For the last three months – February, March and April – the Glenigan Index fell by 7% compared to 2012. Project starts have now fallen every month this year.
However, April saw a marked improvement in a number of sectors. Underlying starts in the civil engineering sector increased compared to last year; starts were up 9% in the infrastructure sector and 17% in the utilities sector compared to 2012. Education starts also also increased over the last month following with starts were up 15% compared to the same time last year.
“While the overall index declined in April there was a marked improvement in project starts for some sectors,” said Glenigan economist Andrew Whiffin. “Gains in infrastructure starts were driven by road and rail projects in London and the South East, and renewable energy projects pushed up starts in the utilities sector, with wind farms in Scotland and Wales providing the largest boost.
“The gains seen in some sectors this month are encouraging signs, especially in light of the poor project starts during the first quarter and official data showing industry output fell 6% compared to the first quarter of last year. However, it was still another disappointing month overall.”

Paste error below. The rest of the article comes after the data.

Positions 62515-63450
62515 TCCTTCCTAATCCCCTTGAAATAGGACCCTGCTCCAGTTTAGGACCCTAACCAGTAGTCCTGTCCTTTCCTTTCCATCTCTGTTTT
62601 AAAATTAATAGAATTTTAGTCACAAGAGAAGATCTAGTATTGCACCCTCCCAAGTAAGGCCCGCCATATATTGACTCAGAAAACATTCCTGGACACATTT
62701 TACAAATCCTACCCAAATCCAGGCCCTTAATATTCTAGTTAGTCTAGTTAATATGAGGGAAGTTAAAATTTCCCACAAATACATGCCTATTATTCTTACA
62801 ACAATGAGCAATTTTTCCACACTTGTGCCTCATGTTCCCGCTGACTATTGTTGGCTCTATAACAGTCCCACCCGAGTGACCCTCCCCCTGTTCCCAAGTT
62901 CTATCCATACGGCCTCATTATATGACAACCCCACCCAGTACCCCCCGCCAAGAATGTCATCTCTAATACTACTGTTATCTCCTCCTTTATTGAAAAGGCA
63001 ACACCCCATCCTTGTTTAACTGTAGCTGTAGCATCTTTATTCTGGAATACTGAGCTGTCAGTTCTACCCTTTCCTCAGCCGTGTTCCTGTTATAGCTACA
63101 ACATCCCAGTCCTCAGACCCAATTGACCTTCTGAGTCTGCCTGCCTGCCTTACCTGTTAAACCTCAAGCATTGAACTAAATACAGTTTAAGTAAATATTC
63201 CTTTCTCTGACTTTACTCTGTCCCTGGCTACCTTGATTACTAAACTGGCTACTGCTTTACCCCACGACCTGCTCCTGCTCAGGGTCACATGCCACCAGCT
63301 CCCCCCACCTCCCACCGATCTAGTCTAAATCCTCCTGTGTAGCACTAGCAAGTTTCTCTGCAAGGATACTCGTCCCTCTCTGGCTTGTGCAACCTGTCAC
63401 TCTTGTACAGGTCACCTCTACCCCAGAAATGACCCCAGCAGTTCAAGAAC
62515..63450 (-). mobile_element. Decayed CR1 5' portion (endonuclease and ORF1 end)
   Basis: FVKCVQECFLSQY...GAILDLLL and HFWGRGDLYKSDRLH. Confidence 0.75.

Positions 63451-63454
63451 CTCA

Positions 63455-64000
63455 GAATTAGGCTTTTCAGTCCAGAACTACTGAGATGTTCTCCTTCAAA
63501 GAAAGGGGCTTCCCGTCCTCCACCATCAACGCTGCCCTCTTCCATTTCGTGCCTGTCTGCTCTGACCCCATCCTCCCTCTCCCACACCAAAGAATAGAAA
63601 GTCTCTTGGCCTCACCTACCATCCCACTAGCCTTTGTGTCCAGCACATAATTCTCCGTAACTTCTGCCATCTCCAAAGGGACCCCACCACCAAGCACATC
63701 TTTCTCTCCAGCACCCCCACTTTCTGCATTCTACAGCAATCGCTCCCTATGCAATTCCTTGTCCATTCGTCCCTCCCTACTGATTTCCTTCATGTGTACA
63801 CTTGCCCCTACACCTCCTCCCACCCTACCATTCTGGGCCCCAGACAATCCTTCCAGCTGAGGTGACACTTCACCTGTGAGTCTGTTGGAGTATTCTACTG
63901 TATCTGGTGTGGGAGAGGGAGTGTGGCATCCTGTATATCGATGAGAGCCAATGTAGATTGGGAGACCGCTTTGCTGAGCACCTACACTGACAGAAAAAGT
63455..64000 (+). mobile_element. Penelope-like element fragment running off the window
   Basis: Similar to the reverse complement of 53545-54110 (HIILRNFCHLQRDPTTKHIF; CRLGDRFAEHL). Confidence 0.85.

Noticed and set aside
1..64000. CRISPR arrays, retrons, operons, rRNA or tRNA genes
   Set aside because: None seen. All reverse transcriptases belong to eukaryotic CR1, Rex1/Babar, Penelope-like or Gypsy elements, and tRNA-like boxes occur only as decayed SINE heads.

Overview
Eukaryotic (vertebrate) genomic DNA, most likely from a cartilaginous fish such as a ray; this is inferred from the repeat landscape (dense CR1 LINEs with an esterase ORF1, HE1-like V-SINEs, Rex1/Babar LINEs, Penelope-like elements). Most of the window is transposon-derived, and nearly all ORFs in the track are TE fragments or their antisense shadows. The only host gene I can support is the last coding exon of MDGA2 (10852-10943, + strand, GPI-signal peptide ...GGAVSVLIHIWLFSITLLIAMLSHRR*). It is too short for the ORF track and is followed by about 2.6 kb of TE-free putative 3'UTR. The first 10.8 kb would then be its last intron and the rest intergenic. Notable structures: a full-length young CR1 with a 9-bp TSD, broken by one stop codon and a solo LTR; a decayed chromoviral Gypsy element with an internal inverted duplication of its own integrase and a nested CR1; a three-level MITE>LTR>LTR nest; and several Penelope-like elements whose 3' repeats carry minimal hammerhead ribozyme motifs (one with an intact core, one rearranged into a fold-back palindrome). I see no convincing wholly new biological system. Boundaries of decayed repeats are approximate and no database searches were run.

Housing starts were weak once again this month, although the pace of decline in the private housing sector did slow. Starts were 7% down on a year ago. “The housing slowdown is likely in reaction to recent lending data that shows levels of mortgage approvals in the first quarter of the year are failing to surpass levels seen in 2012, despite new government support for home buyers,” said Whiffin.
The industrial sector witnessed a dire performance in the first quarter of the year; underlying starts were 42% lower than the first quarter of 2012. April has however seen a turnaround in the sector’s fortunes with underlying starts 6% up on the three months to April last year. The start of a factory project related to production of wind turbine components helped boost starts for the sector in the North East.
Education starts have performed well since the start of the year and the sector has benefited from gains in refurbishment projects while new builds have remained firm. Further refurbishment work is due to come online later in the year as the first tranche of the priority schools building programme projects start on site.
Although there was a marked improvement during April, many parts of the UK are still seeing steep declines in the value of underlying project starts. Northern Ireland and Wales saw the steepest declines in underlying starts, both down by 30% in the three months to April. In Northern Ireland private housing starts have all but disappeared and weakness from publicly financed sectors also pushed starts lower. Wales performed very well last year and the decline in starts indicates this performance will not be repeated during 2013.
Yorkshire and the Humber was the best performing region, with underlying starts increasing by 15%. Private sector strength drove the gains with strong retail and industrial starts.